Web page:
West Suffolk College principal’s call to protect further education before tomorrow’s Autumn Statement
- Credit: Archant
The leader of West Suffolk College has backed calls to protect the budget for further education as the Government prepares to announce spending cuts.
Tomorrow Chancellor George Osborne will announce the Government’s Autumn Statement which will cover the next four years and is expect to see £20billion of cuts.
The schools budget has been protected in cash terms but funding for further education has not – with more than £6billion expected to be reduced between 2015-2019.
The Association of Colleges (AOC), which represents 335 colleges in England, has called on the Government to make education funding for 16 to 18-year-olds, who have to stay in education or training until they are 18, the same as that provided for 14 to 16-year-olds.
Nikos Savvas, principal of West Suffolk College in Bury St Edmunds, has backed the AOC and has asked local MPs for their support. “We have an excellent relationship with our local MPs Jo Churchill and Matthew Hancock and have been in touch with them asking them to speak to their colleagues in Government about a number of issues potentially affected by the 2015 Spending Review,” he said.
“In particular we have said: ‘Please press for further education colleges to be funded for their students on the same basis as those in schools; state the need for colleges to be given three-year funding commitments so that we can plan for the future with confidence’.”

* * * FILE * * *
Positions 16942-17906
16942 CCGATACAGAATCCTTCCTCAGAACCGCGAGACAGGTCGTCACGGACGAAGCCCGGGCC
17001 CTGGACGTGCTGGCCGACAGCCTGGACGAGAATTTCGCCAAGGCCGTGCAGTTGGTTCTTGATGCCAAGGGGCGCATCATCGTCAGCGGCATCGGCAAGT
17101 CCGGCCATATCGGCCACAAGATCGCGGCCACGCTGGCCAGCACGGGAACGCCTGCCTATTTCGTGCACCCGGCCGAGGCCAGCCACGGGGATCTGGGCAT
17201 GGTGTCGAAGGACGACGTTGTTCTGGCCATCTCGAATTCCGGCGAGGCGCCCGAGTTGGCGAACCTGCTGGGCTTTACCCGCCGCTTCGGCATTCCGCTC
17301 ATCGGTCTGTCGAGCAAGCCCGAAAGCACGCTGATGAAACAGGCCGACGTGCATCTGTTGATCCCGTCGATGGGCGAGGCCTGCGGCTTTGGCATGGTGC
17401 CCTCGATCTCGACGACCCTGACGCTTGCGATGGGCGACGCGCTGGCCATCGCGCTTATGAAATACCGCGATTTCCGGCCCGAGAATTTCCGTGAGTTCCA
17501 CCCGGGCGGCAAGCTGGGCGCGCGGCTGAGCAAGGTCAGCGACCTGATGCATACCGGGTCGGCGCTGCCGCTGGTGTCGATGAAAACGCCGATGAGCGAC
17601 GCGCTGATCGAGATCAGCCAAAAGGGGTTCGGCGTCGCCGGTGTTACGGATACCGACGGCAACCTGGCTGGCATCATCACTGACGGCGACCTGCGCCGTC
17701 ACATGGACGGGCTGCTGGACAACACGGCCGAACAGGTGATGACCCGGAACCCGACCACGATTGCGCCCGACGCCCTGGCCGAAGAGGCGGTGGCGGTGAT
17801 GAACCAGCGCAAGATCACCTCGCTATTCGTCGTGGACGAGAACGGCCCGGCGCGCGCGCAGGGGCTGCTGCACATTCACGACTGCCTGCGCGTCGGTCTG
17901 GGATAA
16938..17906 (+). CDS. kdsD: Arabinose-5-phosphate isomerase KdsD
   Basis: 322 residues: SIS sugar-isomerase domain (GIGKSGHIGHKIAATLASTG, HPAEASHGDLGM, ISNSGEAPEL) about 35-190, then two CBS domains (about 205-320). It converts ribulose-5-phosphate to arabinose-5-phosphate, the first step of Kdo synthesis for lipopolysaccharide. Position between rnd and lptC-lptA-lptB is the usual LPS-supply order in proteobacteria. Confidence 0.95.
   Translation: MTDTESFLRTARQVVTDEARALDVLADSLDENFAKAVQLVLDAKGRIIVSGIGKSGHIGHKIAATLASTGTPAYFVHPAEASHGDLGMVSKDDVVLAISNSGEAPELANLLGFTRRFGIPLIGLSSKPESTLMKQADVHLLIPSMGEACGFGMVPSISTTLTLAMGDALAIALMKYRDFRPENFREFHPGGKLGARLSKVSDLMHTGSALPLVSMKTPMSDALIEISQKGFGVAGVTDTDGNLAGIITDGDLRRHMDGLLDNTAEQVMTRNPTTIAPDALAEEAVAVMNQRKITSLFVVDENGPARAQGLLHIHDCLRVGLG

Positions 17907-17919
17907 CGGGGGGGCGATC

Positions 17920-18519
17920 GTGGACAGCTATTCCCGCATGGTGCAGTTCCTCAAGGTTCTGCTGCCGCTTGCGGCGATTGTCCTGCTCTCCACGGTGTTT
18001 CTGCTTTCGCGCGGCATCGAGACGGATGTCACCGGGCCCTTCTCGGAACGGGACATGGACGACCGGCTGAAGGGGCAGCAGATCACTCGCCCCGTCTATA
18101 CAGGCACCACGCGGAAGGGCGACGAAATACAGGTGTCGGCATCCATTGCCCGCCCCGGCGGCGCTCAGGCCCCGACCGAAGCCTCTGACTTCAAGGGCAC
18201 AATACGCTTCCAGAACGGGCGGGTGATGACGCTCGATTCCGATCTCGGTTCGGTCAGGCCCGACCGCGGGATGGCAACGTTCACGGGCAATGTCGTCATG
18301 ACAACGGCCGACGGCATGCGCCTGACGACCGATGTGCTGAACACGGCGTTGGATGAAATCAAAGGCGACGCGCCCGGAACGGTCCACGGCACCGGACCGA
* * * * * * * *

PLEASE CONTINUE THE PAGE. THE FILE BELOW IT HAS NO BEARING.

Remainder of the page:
He added there was also a need to push for the introduction of long-term initiatives to help colleges to recruit maths and English teachers. This would mean they could help produce young people with the numeracy and literacy skills they need and that the whole community relied on.
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The AOC has warned that colleges are cutting A-level courses because they cannot afford to offer them. The association’s document, which has been sent to the Government, states: “Full-time sixth-form study in England involves average contact time of less than 20 hours a week compared to between 25 and 30 hours a week in higher-performing areas such as Sweden and Canada .
“Some institutions have only been able to manage on existing 16 to 18 funding with the help of transitional funding or by cross-subsidising post-16 provision from pre-16 budgets (as many schools do). Funding drops by about 22% when a young person moves from Year 11 to Year 12.”
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